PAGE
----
My offer to buy a home was accepted but then the home inspection found a major issue. What are my options?

It’s exciting when you think you’ve found your dream home in your desired neighbourhood. But that dream home can quickly turn into a nightmare if you discover a major issue after moving in.

That’s why a home inspection with a qualified and experienced home inspector, engineer or contractor can be such an important part of the buying process. Through a visual inspection, they may be able to identify underlying problems with a home’s structure or major systems such as electrical, plumbing, heating and more.

Some buyers, especially in a hot market, choose to not include conditions to improve the attractiveness of their offer. Whether taking this risk is a good idea or not depends on the situation and your decision should always be made based on the best information and advice you can obtain.

If the inspection uncovers an issue with the home, your options will depend on how your offer was worded. Did the Agreement of Purchase and Sale include a clause that makes the purchase conditional on a home inspection that is satisfactory to you, in your absolute discretion?
Before making any decisions, you’ll want to speak with your real estate professional and real estate lawyer to review your options.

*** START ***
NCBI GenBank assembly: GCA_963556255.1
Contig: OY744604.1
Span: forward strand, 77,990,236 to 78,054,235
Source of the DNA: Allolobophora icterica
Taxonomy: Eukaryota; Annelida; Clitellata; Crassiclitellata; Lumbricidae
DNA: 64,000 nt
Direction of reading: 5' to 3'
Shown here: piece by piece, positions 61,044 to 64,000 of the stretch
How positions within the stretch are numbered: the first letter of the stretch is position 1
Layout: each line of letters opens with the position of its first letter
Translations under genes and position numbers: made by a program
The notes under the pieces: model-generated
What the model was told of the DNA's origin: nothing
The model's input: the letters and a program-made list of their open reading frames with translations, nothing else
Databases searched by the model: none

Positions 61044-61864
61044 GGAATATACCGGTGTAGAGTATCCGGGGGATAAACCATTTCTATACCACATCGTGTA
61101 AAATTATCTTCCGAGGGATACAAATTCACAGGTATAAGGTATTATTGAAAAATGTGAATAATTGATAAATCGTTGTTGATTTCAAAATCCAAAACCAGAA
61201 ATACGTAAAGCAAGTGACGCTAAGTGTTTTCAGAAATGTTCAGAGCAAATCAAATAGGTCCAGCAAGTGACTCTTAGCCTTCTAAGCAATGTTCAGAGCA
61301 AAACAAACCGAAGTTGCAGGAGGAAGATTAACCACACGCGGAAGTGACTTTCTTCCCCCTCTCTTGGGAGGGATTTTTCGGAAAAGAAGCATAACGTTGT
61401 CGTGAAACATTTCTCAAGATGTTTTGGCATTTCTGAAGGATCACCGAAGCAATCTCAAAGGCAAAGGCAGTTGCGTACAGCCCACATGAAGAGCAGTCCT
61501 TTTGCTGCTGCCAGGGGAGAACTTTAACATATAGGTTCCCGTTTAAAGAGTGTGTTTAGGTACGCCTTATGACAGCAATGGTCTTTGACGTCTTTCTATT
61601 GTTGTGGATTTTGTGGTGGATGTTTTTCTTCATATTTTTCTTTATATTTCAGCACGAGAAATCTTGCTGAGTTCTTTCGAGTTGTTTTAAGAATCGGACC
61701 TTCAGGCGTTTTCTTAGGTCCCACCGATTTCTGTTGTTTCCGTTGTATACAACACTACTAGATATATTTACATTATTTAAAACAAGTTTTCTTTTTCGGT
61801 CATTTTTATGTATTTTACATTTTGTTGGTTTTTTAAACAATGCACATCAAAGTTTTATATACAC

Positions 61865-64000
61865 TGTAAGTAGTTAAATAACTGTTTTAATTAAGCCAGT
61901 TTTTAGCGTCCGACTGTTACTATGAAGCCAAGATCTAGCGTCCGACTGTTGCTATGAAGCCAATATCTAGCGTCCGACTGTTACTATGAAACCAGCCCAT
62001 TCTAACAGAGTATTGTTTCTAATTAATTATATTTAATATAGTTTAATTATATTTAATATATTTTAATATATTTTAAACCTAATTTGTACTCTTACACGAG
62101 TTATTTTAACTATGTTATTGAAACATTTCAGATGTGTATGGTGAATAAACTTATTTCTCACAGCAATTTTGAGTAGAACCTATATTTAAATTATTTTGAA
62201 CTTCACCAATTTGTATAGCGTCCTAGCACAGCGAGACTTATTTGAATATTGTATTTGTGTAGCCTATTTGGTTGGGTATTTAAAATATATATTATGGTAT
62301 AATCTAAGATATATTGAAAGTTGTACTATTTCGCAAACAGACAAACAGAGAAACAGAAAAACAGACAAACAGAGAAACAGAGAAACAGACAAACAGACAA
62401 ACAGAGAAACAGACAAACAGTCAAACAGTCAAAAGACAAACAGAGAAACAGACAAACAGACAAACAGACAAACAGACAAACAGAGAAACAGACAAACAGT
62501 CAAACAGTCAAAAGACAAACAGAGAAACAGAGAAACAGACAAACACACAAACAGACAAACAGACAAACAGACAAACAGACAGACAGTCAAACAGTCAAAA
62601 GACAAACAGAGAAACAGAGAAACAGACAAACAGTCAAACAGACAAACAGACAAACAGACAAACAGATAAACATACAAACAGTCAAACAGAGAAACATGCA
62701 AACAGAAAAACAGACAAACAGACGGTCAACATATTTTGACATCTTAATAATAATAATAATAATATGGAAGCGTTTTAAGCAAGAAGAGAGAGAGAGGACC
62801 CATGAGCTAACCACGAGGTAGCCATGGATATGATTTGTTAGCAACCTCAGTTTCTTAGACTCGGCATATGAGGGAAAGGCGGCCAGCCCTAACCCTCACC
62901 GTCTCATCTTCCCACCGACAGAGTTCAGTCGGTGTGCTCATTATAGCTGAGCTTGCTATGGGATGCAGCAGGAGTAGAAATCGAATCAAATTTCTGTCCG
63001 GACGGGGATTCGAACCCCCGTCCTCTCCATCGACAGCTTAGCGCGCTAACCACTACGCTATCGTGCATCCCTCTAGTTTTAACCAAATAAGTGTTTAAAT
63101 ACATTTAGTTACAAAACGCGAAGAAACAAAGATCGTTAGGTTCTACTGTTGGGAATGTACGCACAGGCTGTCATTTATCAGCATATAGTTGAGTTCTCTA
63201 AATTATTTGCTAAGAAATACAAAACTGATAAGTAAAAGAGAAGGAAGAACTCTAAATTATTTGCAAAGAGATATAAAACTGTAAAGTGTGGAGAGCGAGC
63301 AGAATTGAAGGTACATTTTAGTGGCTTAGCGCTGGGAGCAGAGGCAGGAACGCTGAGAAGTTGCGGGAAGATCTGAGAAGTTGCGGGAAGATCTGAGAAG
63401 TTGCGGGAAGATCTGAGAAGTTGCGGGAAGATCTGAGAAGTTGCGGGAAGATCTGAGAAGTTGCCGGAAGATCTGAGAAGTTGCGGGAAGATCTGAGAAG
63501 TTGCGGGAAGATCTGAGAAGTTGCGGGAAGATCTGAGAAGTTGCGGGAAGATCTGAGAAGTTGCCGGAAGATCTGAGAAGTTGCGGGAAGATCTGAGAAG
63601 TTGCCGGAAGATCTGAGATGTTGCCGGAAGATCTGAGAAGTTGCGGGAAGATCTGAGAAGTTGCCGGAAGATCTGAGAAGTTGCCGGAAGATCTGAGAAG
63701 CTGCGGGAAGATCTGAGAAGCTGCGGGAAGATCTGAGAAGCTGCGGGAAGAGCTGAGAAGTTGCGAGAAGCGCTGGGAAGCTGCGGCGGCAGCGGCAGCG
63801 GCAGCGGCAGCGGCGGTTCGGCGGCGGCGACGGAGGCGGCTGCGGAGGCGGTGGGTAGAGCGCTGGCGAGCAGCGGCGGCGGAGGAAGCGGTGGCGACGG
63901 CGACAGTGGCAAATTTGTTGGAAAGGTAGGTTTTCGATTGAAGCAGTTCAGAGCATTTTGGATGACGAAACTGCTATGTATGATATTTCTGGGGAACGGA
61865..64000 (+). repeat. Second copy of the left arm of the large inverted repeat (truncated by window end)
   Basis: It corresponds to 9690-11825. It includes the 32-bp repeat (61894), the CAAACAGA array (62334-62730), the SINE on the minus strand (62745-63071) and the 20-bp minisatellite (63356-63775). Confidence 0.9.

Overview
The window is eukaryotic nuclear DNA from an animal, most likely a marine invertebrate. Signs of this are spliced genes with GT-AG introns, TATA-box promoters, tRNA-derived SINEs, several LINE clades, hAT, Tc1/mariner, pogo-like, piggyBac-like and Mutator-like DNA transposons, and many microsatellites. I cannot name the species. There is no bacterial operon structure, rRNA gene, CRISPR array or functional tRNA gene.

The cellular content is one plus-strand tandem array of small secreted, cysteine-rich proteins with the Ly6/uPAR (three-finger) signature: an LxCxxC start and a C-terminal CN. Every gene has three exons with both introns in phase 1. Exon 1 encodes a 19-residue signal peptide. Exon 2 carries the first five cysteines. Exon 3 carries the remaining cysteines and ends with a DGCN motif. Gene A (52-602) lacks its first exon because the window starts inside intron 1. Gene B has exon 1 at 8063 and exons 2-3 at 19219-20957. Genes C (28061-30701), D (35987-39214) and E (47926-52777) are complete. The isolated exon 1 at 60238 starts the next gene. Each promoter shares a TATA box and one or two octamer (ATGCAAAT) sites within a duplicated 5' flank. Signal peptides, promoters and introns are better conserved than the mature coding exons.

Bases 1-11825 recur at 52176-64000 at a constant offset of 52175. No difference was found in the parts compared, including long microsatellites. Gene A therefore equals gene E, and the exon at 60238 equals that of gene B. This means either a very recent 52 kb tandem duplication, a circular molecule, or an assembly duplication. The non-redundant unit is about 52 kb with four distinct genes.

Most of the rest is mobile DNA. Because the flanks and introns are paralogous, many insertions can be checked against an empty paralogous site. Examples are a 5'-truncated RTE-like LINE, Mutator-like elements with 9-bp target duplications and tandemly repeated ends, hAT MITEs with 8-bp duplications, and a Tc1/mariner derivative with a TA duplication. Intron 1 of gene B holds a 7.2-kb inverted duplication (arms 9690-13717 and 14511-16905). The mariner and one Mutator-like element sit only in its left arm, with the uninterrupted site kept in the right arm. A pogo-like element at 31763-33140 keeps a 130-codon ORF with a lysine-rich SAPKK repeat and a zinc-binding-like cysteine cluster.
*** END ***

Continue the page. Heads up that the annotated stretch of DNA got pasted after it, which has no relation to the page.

You mentioned it’s a major issue that was discovered. Do you consider it a deal breaker? If so, depending on the wording in your contract, you may be able to walk away from the deal and get your deposit back.

Or, do you still want to purchase the home but have the issue addressed? Your real estate agent can go back to the sellers to see if they are willing to repair the issue before closing. If they agree, you’ll both need to complete a written amendment to the Agreement of Purchase and Sale that fully outlines your expectations, and remedies if these expectations are not met, to make the agreement official.

Alternatively, the sellers may be willing to reduce the sale price on the home to help cover the cost of the repairs. In that case, it will be up to you to take care of the repairs after closing. Much like in the scenario above, you and the sellers will sign a written amendment to reflect the new price.

If your offer wasn’t conditional on a satisfactory home inspection, you need to speak to your real estate lawyer to review your options. Your sales professional can help you when a course of action has been decided, but it’s important to remember that a signed Agreement of Purchase and Sale with no conditional clauses is a legally binding agreement, and your options may be limited.

Buying a home in a hot market may have you feeling like it’s “now or never” and that conditions may decrease your chances. However, a home inspection combined with a properly worded offer to purchase can take a lot of uncertainty out of the home-buying process. Making the most of the resources available to you can prevent unwanted surprises after you move in.

Joseph Richer is Registrar of the Real Estate Council of Ontario (RECO). He is in charge of the administration and enforcement of all rules that govern real estate professionals in Ontario. You can find more tips at, follow on Twitter @RECOhelps or on YouTube at

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